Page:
Someone asked me:

“What should you do when you lose the enthusiasm for coding?”

I got tired of working as a software developer 3 or 4 times in my career. Maybe more. I had burnouts as well, and I didn’t even know what burnout was until a couple of years ago. 😆

Losing the enthusiasm for coding can be normal: it’s hard to do the same thing, day in day out, and not get sick of it after so many years.

But if you are experiencing burnouts every 1-2 years, this is a sign. You need to stop and think deeply about the reasons behind that.

Are you taking care of your mental health? Are you happy with your life? Are you happy with yourself?

Or maybe you have to re-examine your perspective about life and work.

Don’t be a coffee-drinking burnout-seeking coding machine

For a very long time in my career, I could never allow myself to take any paid time off. Yes, it was bad.

One time, I worked so many extra hours on a job that they had to pay me a full extra month! Not because they wanted to, they had to for legal reasons.

George Costanza is stressed out

Are you busy being busy?

You can probably understand how unhealthy this is. Burning out and jumping from one job to another. Never taking any breaks. Never having the space to think about what you want out of life.

And to be completely honest, it’s because I didn’t know how to relax and enjoy time off. I was always thinking about the next big thing, the next step to take. I was living life on Autopilot.

The funny thing about it is that I don’t think I was ever really tired of coding. I was mostly tired of all the bullshit:

  • useless meetings
  • not having agency and autonomy to make my own decisions
  • building features on a product no one will ever use
  • fighting with crappy tools
  • shiny new tool syndrome and general hype-driven development fatigue
  • toxic cultures and pointless competition

If you don’t want to write code anymore, don’t!

What I’ve learned from those experiences is that you have to take it easy sometimes. Don’t be so harsh on yourself.

The wrong way to go about it is to try and force yourself to do something you don’t want to do anymore. Take a month off of work if you can, and stop coding. Or maybe take a full year off, who cares? Go offline, focus on other hobbies that don’t involve technology.

It’s very easy to be sucked into the tech vortex and feel like you have to learn everything, read HackerNews every day, add more tech articles to the massive list of tabs on your browser… This is so exhausting.

Some other reasons behind all the information overload and stress:

  • Not having any other hobbies that don’t involve technology and computers
  • All of your friends are developers and all they want to talk about is tech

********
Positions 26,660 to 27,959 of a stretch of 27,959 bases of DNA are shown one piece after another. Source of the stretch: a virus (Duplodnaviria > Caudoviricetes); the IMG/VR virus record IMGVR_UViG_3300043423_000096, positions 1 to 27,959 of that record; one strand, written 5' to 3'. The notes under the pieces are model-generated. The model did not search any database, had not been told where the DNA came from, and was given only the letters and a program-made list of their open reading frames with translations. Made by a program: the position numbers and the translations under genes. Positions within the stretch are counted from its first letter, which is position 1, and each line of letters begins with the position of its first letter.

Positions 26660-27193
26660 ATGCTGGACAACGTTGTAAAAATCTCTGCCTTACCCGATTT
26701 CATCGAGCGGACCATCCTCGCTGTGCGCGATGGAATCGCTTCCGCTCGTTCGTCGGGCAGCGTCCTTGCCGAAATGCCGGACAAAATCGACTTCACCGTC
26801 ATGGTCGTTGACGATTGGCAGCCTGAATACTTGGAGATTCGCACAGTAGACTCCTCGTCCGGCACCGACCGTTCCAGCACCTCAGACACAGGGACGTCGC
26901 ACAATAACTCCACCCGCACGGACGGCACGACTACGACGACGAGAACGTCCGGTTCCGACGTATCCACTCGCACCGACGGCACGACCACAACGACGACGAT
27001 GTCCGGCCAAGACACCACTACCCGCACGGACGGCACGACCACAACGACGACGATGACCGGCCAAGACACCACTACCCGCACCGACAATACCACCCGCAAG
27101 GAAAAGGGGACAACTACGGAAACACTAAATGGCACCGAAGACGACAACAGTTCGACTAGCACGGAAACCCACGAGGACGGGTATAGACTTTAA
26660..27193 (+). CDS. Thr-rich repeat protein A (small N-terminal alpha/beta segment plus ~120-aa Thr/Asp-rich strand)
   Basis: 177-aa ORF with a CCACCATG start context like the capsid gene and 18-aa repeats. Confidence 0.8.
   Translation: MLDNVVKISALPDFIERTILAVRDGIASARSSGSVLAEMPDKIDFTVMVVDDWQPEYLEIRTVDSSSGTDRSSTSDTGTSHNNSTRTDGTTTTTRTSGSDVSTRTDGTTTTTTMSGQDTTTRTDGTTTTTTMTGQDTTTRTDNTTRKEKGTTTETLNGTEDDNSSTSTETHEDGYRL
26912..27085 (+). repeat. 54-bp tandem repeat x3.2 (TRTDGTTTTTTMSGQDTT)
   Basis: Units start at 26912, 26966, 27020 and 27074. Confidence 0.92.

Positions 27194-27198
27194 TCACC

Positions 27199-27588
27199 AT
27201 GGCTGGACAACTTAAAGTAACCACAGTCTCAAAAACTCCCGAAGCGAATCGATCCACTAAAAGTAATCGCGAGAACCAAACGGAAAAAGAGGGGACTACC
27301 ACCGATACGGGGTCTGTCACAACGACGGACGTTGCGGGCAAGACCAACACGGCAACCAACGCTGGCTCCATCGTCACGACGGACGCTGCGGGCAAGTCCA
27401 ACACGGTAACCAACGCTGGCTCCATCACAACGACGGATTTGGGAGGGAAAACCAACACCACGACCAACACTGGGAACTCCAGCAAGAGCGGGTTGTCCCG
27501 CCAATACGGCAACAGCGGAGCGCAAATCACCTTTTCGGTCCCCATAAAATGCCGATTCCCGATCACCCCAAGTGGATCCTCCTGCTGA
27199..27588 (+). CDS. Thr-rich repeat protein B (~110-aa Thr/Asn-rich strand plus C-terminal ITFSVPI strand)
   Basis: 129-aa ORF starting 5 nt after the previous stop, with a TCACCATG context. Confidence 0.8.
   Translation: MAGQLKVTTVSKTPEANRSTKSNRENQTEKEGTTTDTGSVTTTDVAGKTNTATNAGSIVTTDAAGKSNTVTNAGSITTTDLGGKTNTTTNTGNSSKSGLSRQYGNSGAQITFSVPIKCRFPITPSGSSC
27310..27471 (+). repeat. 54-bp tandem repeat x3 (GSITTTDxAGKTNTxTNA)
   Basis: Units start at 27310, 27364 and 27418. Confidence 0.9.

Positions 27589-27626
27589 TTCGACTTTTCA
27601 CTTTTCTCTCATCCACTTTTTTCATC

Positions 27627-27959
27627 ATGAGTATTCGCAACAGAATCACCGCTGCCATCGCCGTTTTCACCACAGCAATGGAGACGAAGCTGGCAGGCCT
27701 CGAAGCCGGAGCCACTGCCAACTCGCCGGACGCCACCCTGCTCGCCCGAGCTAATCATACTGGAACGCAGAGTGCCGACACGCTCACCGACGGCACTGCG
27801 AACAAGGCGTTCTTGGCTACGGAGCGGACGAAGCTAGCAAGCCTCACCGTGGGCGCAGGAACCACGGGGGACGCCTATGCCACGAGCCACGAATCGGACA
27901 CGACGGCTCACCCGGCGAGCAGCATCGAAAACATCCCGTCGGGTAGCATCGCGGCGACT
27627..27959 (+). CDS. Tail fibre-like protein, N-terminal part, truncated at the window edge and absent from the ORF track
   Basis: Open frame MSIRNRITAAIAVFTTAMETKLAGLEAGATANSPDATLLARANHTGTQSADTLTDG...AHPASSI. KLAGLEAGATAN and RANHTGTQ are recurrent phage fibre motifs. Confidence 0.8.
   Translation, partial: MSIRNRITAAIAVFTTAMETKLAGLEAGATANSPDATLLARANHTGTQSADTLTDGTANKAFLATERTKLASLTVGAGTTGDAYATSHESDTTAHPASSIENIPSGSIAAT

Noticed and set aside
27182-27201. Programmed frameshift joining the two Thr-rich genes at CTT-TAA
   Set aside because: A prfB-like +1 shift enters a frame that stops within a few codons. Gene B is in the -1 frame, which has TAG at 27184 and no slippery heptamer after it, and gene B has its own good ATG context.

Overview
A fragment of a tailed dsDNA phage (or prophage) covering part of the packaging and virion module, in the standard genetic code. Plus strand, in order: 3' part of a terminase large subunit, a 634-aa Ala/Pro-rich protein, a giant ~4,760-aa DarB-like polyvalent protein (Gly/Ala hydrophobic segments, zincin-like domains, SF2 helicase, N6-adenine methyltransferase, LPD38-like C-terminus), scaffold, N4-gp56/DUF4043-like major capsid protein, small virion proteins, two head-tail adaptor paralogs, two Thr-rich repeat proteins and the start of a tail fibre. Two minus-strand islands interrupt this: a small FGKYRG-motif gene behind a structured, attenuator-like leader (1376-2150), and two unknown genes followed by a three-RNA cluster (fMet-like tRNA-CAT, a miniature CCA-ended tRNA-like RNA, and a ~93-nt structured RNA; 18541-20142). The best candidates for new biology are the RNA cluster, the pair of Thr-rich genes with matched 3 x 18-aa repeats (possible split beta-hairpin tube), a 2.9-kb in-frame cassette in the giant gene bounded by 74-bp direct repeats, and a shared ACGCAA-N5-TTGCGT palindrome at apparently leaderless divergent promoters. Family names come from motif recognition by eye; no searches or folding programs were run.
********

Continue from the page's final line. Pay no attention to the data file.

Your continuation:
• Staring at a screen all day, every day

Close all your tabs - right now!

If you have 10,000 tabs open in your browser, it’s time to close them. Seriously.

If you have a plugin to manage and sync tabs across devices, that’s one of the reasons you are so stressed out all the time.

Every tech article you add to your read list, every HackerNews tab you open, adds another bit of cognitive burden to your day.

The fear of missing out, the shame of not being “up-to-date” on the latest tech will make your life miserable.

And it’s a choice. It’s completely up to you. You can always let these things slip and start fresh every day.

Some software vendors and tech evangelists want you to believe that technology is changing exponentially. It’s not! Most of the shiniest, latest tech is just a re-packaging of very old ideas (nihil sub sole novum).

Find some non-tech hobbies

The easiest way to get out of the vortex is to pick up new (non-tech) hobbies and do something different. Here are some ideas for you:

  • Hang out with people from different backgrounds
  • Find new hobbies (hiking, cycling, cooking, painting…)
  • Go to a woodworking meetup
  • Join Toastmasters and learn public speaking
  • Learn how to play the banjo

Work with something new

Sometimes moving to a different team or different company with a better culture, or working with different tech, can help you get excited about coding again.

It’s always refreshing to work on new stuff, especially if you don’t have much experience with it. Being a newbie again and getting curious can help you rekindle your passion about software development.


The thing that helped me the most is Meditation. More specifically, Self-Compassion Meditation. This changed my life completely.

You can learn to accept yourself just as you are.

Be able to forgive yourself for your mistakes and shortcomings. This will open up so many new possibilities in your life.

Try it out and see it for yourself!

Let me know if you’ve adopted any of these ideas into your life. I’m sure they’ll help you get some new perspective and I hope you find more happiness in your life!

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